Amtrak train traveling at high speed when it derailed
Claudia Cowan reports about the deadly crash.
A transit worker described as a “rail enthusiast” was one of the three people killed on Monday when an Amtrak train in Washington state derailed during her first ride on a new route, leaving more than 70 people injured as investigators search for clues about the reason for the celebratory trip turned out to be fatal.
Zack Willhoite, a Pierce Transit employee, was killed on Monday when the Amtrak train 501, carrying 85 passengers and crew members, derailed from an overpass on Interstate 5 just around 7:40 pm after the pull-out of the new Tacoma station, Chris Karnes, chairman of Pierce transit of the Advisory Board, tweeted on Tuesday. The transit agency also confirmed the death.
“It is heartbreaking to hear that @PierceTransit employee and railway enthusiast Zack Willhoite did not survive the derailment,” Karnes wrote. “He helped us advisory committee with THE theme, and behind the scenes, he was a writer and advocate for a better transit for everyone. He will be missed.”
It is heartbreaking to hear that @PierceTransit employee and railway enthusiast Zack Willhoite did not survive the derailment. He helped us advisory committee with THE theme, and behind the scenes, he was a writer and advocate for a better transit for everyone. He will be missed.
— Chris Karnes ? (@TacomaTransit) 19 December 2017
Willhoite was a IT customer service support specialist and had been working with Pierce Transit since 2008, the agency said in a statement.
“The entire Pierce Transit team was deeply saddened to hear that one of our employees was a victim of the Dec. 18 Amtrak train accident,” the statement read. “He has always appreciated and admired by his colleagues, and played an important role in our agency. He will be sincerely missed.”
Here is a @PierceTransit statement about the unfortunate death of our colleague in the Amtrak accident from yesterday: https://t.co/cSZXYXfPWF
— Pierce Transit (@PierceTransit) 19 December 2017
“Our thoughts are with Zack’s family, as well as the families of the other victims during this very difficult time,” the agency concluded.
The two other victims named have not been released.
The National Transportation Safety Board announced Monday night, the Amtrak train is 80 km per hour on a 30 km / h when it derailed along a curve, allowing railcars to fall on the highway and smash into the vehicles below. A total of 13 train cars jumped the tracks. They were removed Tuesday morning.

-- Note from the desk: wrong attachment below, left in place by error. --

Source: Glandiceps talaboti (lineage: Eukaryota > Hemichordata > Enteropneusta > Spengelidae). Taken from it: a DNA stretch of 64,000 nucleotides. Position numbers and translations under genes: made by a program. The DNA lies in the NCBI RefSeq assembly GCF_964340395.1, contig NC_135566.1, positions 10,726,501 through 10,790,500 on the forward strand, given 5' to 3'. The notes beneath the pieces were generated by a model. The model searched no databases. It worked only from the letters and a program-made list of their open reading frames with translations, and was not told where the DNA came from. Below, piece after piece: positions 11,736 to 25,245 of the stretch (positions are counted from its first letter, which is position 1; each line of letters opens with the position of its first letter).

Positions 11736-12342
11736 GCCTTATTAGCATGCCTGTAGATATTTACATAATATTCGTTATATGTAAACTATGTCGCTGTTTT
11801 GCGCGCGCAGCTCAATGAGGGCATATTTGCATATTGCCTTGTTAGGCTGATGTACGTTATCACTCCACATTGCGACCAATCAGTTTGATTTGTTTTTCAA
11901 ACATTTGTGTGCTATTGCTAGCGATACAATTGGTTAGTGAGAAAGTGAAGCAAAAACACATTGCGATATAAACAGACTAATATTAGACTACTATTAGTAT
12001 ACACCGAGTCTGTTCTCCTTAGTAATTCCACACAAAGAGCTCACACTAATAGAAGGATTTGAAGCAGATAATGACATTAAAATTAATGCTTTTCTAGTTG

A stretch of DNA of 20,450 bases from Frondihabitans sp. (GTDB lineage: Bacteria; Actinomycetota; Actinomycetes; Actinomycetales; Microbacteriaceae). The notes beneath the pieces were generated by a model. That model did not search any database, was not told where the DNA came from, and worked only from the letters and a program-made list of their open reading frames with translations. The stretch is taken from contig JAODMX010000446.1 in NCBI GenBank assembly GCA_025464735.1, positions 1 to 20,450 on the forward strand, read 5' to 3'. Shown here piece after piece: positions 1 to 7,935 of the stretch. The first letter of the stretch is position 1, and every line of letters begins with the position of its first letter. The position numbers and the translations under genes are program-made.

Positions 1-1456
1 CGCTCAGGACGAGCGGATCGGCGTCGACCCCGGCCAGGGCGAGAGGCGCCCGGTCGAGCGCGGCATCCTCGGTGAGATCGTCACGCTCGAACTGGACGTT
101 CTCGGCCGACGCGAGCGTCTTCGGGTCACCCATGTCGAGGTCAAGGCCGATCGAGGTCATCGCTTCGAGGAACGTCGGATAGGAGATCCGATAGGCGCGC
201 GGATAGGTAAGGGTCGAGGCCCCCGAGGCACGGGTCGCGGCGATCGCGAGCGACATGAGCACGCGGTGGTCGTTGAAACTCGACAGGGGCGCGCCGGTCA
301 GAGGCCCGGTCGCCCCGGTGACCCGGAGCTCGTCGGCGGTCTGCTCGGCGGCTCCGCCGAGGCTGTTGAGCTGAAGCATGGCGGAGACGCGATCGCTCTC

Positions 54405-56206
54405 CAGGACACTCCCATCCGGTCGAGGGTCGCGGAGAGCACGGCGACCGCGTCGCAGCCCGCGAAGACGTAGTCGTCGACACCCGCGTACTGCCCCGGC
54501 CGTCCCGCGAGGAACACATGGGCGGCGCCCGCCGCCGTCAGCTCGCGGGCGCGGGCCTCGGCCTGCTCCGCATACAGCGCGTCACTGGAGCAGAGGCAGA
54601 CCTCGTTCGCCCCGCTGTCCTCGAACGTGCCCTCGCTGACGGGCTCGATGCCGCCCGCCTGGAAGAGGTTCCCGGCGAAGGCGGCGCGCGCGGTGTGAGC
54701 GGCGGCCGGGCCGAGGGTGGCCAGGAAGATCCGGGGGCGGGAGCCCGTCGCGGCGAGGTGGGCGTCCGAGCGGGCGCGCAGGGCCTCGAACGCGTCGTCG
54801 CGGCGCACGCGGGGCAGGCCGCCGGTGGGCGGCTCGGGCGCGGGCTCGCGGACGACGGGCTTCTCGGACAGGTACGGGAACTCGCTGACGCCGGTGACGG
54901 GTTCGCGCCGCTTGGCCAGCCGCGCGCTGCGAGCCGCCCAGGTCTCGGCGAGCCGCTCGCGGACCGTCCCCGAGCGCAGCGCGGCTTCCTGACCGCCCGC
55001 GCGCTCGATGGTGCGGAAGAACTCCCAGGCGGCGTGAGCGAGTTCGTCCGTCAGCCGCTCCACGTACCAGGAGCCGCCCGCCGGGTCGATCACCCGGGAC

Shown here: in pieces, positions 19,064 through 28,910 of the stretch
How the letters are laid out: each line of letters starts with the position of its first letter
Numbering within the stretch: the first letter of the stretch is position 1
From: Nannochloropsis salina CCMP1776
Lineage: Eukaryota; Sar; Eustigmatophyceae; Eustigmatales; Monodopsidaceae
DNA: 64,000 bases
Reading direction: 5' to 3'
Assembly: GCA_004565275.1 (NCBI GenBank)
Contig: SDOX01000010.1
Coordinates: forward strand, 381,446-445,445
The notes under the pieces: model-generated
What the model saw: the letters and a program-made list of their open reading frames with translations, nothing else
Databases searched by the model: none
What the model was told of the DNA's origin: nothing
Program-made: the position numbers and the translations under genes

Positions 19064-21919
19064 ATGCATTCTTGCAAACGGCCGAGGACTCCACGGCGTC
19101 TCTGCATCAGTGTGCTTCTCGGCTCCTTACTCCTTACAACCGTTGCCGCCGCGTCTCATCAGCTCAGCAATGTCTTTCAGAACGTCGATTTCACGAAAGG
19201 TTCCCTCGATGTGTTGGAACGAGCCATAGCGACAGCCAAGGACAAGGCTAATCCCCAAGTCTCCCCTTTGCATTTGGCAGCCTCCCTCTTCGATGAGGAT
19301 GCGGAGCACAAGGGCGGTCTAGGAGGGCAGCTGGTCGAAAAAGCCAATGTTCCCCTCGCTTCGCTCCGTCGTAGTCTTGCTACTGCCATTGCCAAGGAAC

More than 70 people were taken to the hospital, 10 of them with serious injuries. The engineer, whose name was not released, was bleeding from the head after the wreck, and both eyes were swollen shut, according to the uk audio.
Several train cars fell over the viaduct and the Interstate 5 in Washington state on Monday.
LOCAL WASHINGTON MAYOR FEARED DEADLY ACCIDENTS WEEKS BEFORE THE AMTRAK DERAILMENT
Train passenger Emma Shafer found himself in an angle of 45 degrees, staring at the chairs in front of her that had come loose and turned around.
“It felt strangely quiet after the actual crash,” she said. “Then there was people screaming because their leg was in the war…I don’t know if I actually heard the sirens, but they were there. A man was like, ‘Hey, I’m Robert. We get you out of here.'”
The NTSB chairman Bella Dinh-Zarr said that a team of researchers will be interviewing the engineer and any witnesses to figure out what exactly happened during the ride.
“We ask the people to remember everything they can…the Human memory begins to fade. We just want to know exactly what happened and what did,” Dinh-Zarr said. “We will also be at our own look at training records, ops manuals to see what the policies are for this type of run.”
TRUMP: AMTRAK DERAILMENT SHOWS NEED FOR INFRASTRUCTURE PLAN
Monday was the first day the train was on a new bypass route between Seattle and Portland, that is made with the renovation of the freight tracks along the major interstate. The $180.7 million project aimed at speeding up the service through the work of an old route that had a number of bends, single-track tunnels and freight transport.
But just two weeks before the crash, Lakewood Mayor Don Anderson expressed his concerns about the new route, saying pedestrians and cars were too close to the trains.
“It is virtually inevitable that someone is going to die, that would not be killed otherwise,” Anderson said. “This is unacceptable.”
Fox News’ Shira Bush and The Associated Press contributed to this report.
Katherine Lam is a breaking and trending news digital producer for Fox News. Follow her on Twitter via @bykatherinelam